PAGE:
Air flow limiter 30 etc. preferably contains no springs. Air flow limiter 30 etc. preferably contains no sensors to provide operating feedback to a control device for regulation of air flow limiter 30 etc.; no feedback control sensors are needed since because air flow limiter 30 etc. is self-regulating, and once in place, an air flow limiter is not subject to outside intervention or control, other than actuation of solenoid 120 to extend piston 124 therefrom to adjust the operation of air flow limiter 30″. Air flow limiter 30 etc. preferably includes a tubular valve, closing against a flat surface, where the tubular valve is defined by movable internal tubular segment 42 closing against flow limiting horizontal plate 46. Movable internal tubular segment 42 is in the form of an open-ended cylinder and is connected to a plate in the form of movable sail 34 to move movable tubular segment 42 against flow limiting horizontal plate 46. Air flow limiter 30 etc. uses gravity alone to open the valve defined by the assembly of movable internal tubular segment 42, movable sail 34, and the connecting structure therebetween.

In the air flow limiter 30 etc. illustrated in FIGS. 3 through 16, the movable internal tubular segment 42 is preferably made with a very thin wall, preferably from metal tubing, where the wall is preferably less than 1/32 inch in thickness.

The air flow limiter of the invention functions equally well with a vacuum pump drawing air through air flow limiter 30 etc. from bottom to top by application of vacuum to outlet end 56 as depicted generally in FIGS. 1 and 2, or by air being supplied under positive pressure at inlet end 54 for passage upwardly through air flow limiter 30 etc.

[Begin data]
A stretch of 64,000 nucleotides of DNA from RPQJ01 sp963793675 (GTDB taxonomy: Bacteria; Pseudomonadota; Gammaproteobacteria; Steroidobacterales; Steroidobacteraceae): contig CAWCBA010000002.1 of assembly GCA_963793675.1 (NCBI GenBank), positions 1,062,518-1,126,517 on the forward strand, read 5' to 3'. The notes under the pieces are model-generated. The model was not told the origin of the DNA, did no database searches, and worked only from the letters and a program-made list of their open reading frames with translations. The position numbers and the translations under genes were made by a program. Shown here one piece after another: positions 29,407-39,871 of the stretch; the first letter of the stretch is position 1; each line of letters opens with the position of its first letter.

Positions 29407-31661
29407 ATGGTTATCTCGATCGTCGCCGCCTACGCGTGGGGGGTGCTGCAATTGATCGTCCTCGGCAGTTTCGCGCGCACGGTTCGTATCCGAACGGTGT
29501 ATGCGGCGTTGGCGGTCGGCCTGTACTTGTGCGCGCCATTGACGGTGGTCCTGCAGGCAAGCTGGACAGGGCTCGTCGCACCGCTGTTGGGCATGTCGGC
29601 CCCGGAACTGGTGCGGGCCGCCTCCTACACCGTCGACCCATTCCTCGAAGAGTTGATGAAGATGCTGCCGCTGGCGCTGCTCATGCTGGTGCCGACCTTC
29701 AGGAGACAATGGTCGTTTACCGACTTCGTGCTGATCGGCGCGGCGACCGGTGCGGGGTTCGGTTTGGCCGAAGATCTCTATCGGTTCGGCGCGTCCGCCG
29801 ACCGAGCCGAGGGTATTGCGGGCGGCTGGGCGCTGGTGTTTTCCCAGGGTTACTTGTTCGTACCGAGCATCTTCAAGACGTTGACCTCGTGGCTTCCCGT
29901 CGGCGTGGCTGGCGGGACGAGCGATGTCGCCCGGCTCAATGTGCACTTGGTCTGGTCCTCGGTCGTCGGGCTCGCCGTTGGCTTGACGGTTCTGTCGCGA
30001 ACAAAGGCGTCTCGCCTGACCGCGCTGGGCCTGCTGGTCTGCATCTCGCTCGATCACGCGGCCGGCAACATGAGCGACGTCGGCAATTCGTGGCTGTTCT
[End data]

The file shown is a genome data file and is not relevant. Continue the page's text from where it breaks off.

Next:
In the claims appended hereto, the term “comprising” is to be understood as meaning “including, but not limited to” while the phrase “consisting of” should be understood to mean “having only and no more”.

Claims (8)

The following is claimed:
1. An air flow limiter, comprising:
a. a vertically oriented tube;
b. a pair of open-ended telescoping tubular segments within the tube, an outer tubular segment being fixed and the other open-ended telescoping tubular segment being slideably movable along the fixed segment in the axial direction;
c. a plate extending partially across the interior of the vertically oriented tube, positioned for contacting the movable one of the telescoping tubular segments to limit travel of the moveable telescoping tubular segment, the plate covering an open upper end of the movable telescoping tubular segment upon contact therewith;
d. an actuator connected to the plate for selectably limiting travel of said moveable tubular segment;
e. a sail positioned in the vertically oriented tube below the telescoping segments;
f. a strut connecting the sail and the moveable telescoping tubular segment;
the movable telescoping tubular segment moving vertically within the tube unitarily with the sail responsive to upward air flow through the tube against the sail.
2. The adjustable air flow limiter of claim 1 wherein the moveable tubular segment is moveable between a first position at which the moveable segment rests on the fixed segment and a second position which the moveable segment contacts the actuator.
3. The adjustable air flow limiter of claim 1 wherein the surface of the plate contacted by the movable tubular segment is planar.
4. The adjustable air flow limiter of claim 2 wherein the portion of the moveable tubular segment contacting the plate surface is annular.
5. The adjustable air flow limiter of claim 1 wherein a surface of the plate contacted by the movable tubular segment is flat, the tubular segments are cylindrical, and a circular edge of the tubular segment contacting the plate surface is annular and normal to the axis of the tubular segment.